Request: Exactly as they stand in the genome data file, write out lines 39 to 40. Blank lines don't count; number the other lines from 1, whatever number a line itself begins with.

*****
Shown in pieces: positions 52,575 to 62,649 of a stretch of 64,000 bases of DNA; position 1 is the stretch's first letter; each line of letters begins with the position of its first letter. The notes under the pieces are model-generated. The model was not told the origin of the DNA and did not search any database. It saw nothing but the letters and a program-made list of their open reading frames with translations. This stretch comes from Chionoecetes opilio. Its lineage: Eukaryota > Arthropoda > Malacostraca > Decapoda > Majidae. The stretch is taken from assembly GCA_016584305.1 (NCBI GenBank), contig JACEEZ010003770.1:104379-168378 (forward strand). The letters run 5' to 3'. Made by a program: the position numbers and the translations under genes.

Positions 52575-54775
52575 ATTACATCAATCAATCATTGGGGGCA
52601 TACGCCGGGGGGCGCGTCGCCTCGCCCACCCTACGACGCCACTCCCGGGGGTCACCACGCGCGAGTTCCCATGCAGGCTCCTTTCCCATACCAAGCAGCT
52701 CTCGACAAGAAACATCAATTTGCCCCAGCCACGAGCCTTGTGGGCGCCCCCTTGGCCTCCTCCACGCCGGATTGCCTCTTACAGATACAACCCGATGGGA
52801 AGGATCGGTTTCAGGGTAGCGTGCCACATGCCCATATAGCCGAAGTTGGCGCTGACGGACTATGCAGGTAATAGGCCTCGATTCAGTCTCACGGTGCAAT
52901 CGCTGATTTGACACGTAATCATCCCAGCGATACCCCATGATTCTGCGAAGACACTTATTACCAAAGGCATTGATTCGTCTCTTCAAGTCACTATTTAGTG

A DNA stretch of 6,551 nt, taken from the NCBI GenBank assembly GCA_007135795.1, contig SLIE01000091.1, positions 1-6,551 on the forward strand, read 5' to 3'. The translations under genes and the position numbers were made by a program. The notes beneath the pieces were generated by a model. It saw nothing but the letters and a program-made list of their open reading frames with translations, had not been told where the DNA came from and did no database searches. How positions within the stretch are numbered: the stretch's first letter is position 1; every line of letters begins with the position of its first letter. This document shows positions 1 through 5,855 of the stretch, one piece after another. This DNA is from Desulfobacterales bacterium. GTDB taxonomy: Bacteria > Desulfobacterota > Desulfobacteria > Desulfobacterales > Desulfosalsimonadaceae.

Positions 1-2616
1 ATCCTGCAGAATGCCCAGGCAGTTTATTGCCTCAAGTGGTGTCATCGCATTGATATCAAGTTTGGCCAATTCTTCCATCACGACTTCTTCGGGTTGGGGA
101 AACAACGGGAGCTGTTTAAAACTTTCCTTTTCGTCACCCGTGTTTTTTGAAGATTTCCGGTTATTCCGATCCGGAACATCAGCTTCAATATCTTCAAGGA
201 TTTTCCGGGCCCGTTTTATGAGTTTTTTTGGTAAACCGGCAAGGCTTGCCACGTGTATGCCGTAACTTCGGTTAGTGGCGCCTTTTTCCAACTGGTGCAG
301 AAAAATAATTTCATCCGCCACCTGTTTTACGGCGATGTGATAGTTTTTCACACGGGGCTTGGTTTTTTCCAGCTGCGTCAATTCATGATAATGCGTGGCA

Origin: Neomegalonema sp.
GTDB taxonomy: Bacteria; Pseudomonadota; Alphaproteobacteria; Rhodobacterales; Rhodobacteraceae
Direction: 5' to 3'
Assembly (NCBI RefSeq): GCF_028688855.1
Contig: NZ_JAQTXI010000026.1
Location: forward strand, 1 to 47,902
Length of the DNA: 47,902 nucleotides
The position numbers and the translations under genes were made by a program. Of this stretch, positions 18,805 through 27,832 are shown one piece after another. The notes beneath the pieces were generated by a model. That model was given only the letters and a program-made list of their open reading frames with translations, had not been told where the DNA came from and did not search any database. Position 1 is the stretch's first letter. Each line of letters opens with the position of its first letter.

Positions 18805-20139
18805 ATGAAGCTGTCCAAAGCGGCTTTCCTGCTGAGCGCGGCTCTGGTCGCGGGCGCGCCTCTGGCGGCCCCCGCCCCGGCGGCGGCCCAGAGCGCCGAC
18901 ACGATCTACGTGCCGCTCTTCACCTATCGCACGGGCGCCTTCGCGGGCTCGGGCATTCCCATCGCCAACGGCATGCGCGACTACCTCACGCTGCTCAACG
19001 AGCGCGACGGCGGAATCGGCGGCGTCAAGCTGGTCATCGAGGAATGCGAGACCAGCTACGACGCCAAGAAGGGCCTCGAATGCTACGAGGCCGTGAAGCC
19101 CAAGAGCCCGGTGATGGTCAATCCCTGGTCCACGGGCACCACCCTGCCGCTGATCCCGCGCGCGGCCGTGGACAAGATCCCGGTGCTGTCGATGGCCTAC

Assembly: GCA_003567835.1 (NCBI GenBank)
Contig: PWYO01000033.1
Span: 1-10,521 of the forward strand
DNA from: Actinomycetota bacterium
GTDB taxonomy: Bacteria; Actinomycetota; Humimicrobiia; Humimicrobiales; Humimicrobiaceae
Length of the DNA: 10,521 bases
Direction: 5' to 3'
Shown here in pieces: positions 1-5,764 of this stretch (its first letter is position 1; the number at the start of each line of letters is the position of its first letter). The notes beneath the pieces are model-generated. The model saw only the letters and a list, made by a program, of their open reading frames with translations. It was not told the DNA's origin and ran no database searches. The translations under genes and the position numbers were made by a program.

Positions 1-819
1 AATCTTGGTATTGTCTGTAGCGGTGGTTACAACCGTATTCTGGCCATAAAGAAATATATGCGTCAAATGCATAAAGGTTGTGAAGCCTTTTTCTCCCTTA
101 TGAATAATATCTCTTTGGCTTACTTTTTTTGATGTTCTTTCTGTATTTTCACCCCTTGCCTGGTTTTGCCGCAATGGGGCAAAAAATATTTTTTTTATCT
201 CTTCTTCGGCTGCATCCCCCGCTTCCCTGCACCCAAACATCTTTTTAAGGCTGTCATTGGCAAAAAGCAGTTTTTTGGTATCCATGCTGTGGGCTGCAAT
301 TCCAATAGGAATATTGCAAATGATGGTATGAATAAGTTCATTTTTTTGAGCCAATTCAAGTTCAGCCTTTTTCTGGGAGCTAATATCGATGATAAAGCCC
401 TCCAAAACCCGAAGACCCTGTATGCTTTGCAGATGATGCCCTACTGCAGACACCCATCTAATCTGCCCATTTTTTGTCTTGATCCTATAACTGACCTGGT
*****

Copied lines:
301 TCCAATAGGAATATTGCAAATGATGGTATGAATAAGTTCATTTTTTTGAGCCAATTCAAGTTCAGCCTTTTTCTGGGAGCTAATATCGATGATAAAGCCC
401 TCCAAAACCCGAAGACCCTGTATGCTTTGCAGATGATGCCCTACTGCAGACACCCATCTAATCTGCCCATTTTTTGTCTTGATCCTATAACTGACCTGGT